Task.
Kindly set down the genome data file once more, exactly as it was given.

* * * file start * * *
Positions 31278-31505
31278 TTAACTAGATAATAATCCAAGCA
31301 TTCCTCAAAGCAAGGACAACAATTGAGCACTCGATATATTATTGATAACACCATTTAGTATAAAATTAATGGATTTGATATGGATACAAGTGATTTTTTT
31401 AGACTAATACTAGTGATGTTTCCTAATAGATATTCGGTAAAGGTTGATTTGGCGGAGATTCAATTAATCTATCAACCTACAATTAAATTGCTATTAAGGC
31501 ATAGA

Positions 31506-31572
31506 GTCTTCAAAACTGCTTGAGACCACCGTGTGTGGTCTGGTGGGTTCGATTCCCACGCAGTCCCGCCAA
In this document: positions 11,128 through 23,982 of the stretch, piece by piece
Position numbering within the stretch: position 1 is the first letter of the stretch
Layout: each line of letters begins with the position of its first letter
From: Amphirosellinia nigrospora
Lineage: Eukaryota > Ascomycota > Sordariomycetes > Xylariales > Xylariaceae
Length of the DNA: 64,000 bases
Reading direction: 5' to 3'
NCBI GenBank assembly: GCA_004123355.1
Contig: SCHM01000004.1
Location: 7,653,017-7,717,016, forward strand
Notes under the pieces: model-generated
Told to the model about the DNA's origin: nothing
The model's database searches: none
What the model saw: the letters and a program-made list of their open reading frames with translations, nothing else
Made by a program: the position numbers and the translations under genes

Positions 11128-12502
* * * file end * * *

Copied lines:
Positions 31278-31505
31278 TTAACTAGATAATAATCCAAGCA
31301 TTCCTCAAAGCAAGGACAACAATTGAGCACTCGATATATTATTGATAACACCATTTAGTATAAAATTAATGGATTTGATATGGATACAAGTGATTTTTTT
31401 AGACTAATACTAGTGATGTTTCCTAATAGATATTCGGTAAAGGTTGATTTGGCGGAGATTCAATTAATCTATCAACCTACAATTAAATTGCTATTAAGGC
31501 ATAGA

Positions 31506-31572
31506 GTCTTCAAAACTGCTTGAGACCACCGTGTGTGGTCTGGTGGGTTCGATTCCCACGCAGTCCCGCCAA
In this document: positions 11,128 through 23,982 of the stretch, piece by piece
Position numbering within the stretch: position 1 is the first letter of the stretch
Layout: each line of letters begins with the position of its first letter
From: Amphirosellinia nigrospora
Lineage: Eukaryota > Ascomycota > Sordariomycetes > Xylariales > Xylariaceae
Length of the DNA: 64,000 bases
Reading direction: 5' to 3'
NCBI GenBank assembly: GCA_004123355.1
Contig: SCHM01000004.1
Location: 7,653,017-7,717,016, forward strand
Notes under the pieces: model-generated
Told to the model about the DNA's origin: nothing
The model's database searches: none
What the model saw: the letters and a program-made list of their open reading frames with translations, nothing else
Made by a program: the position numbers and the translations under genes

Positions 11128-12502